Pasteurized shell eggs are eggs that have been treated to eliminate harmful bacteria, like salmonella, along with zoonotic viruses, such as avian influenza. Companies that pasteurize their eggs claim that they behave and taste just like regular eggs in recipes, but they are safer, since the risk of disease has been eliminated or at least greatly reduced. Eggs that have been pasteurized before sale are commonly marked with a special stamp so that they are very easy to recognize and identify.
Pasteurization is a process that involves heating a substance to a temperature that is too high for bacteria and viruses to survive. It is most commonly used to treat milk to keep it safe to drink and extend its shelf life, and it is also used to treat various egg products. The application of this technology to eggs sold raw and in their shells started in the late 20th century in Europe before spreading to other regions of the world.
Making pasteurized shell eggs is a bit tricky. The goal is to kill any harmful bacteria or viruses in and on the eggs without actually cooking the eggs, and this requires special equipment with very precise temperatures and timing mechanisms. For this reason, it is not possible to do at home.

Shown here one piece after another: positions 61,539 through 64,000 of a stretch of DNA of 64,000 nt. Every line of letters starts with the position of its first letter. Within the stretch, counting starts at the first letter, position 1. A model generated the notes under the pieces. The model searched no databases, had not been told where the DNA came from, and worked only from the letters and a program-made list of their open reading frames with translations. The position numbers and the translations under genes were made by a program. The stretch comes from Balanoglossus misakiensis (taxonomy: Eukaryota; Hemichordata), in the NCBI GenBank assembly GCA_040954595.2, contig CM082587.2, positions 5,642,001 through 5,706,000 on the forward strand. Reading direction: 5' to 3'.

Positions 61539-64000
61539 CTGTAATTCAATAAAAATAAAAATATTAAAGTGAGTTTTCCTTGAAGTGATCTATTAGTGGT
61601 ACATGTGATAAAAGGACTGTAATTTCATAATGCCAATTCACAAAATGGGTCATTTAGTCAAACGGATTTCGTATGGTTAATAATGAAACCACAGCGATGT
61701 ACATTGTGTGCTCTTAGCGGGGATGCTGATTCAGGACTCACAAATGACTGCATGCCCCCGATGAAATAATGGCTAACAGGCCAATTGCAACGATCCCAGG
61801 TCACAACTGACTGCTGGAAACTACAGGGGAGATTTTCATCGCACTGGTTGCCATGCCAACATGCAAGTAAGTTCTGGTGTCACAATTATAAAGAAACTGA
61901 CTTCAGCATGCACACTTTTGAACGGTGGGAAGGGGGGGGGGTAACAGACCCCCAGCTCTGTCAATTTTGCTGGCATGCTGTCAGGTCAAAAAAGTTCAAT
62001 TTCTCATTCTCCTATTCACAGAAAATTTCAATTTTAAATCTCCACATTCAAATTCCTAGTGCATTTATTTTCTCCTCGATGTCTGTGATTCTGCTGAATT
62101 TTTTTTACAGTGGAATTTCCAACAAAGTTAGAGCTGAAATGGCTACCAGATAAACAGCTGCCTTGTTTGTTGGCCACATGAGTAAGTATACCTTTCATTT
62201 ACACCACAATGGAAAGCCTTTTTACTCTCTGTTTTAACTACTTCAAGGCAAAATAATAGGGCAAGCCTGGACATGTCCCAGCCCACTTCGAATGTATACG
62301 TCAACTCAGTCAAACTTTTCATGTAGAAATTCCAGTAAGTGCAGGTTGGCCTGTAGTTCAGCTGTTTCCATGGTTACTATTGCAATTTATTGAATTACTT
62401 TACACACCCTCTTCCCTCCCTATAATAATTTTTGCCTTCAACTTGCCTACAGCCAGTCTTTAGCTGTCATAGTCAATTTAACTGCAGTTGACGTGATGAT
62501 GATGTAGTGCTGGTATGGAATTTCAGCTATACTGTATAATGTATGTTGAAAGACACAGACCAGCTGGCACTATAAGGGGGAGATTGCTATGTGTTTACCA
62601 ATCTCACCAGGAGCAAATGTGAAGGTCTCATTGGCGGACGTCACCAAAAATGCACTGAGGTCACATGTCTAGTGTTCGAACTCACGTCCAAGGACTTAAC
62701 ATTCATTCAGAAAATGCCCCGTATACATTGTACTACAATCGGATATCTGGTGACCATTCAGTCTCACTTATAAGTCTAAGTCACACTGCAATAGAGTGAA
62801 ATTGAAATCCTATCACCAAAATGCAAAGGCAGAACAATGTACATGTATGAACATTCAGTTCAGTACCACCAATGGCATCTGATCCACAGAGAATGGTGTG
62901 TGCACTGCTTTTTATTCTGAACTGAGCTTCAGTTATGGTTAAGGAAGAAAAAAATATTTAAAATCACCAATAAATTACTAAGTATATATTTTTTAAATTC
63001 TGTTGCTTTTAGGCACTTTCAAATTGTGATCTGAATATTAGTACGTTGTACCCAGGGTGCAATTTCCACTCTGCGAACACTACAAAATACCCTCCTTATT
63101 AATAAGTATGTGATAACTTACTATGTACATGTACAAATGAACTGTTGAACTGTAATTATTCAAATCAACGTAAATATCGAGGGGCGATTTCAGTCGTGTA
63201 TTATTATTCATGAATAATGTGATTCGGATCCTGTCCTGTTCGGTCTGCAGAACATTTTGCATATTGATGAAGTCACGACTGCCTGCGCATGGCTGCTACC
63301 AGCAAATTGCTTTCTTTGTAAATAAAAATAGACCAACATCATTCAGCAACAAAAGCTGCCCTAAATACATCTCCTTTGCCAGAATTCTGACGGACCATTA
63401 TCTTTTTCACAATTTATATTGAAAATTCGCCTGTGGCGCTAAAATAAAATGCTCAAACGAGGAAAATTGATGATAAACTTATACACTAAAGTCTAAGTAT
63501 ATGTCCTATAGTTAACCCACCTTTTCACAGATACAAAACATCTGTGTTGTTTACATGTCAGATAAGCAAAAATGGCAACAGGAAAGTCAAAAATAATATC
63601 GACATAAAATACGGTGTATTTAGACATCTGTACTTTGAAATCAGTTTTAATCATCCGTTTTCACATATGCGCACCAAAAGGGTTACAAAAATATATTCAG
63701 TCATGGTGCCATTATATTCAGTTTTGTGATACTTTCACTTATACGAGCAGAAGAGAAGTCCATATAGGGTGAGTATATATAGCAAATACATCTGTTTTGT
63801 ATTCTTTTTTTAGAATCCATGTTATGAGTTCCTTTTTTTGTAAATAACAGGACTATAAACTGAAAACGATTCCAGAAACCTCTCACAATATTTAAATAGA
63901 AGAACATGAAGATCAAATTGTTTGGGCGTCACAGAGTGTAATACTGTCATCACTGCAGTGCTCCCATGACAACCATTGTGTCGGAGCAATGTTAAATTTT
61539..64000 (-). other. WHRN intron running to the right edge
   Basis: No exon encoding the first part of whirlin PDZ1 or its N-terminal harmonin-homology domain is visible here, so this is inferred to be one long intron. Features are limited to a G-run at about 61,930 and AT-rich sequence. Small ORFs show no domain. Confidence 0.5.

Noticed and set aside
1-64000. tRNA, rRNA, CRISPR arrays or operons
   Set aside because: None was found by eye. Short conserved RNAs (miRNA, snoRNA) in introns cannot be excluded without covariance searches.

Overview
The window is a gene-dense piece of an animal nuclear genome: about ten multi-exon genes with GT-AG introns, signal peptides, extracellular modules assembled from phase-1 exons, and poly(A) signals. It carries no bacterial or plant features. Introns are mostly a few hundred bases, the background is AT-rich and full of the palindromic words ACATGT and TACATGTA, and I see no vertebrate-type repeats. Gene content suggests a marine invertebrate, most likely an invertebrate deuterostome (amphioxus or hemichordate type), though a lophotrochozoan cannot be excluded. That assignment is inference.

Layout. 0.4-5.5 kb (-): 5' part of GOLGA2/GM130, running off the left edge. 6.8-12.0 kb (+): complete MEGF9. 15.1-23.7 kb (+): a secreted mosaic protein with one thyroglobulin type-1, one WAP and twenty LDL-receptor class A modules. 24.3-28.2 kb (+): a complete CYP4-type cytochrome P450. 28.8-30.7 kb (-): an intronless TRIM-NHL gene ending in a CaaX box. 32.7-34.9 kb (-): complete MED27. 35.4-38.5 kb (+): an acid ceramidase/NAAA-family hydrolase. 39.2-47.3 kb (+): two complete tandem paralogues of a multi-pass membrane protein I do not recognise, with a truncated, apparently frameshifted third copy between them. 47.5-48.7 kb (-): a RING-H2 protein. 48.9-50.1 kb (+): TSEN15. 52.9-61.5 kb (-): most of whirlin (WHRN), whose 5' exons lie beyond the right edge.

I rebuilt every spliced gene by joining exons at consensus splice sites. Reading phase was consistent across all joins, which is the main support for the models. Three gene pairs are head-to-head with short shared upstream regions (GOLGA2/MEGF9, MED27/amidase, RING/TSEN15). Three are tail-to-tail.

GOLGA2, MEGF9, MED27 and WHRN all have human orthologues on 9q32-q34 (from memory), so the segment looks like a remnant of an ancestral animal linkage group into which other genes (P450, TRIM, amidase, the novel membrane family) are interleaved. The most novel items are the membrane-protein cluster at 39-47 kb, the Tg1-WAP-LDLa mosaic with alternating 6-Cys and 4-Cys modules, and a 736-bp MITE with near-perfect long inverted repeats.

Because these eggs have been pasteurized, they can be used in any way the cook wants. Many cooks avoid using raw eggs in dishes out of concern about food-borne illness. Pasteurized products remove this risk, allowing cooks to make things like egg nog and Caesar dressing in the traditional way, with raw eggs rather than partially cooked eggs or egg replacements. They can also, of course, be cooked in baked goods, scrambled eggs, quiches, and so forth.
According to the United States Department of Agriculture, no one should eat raw eggs, especially pregnant women, young children, the elderly, and people with depressed immune systems. Salmonella and other bacteria can be found both inside the egg and on the shell itself, making it difficult to avoid; it is also important for cooks to handle raw eggs carefully in the kitchen to avoid cross-contamination. Pasteurized shell eggs, however, are safe to eat when raw.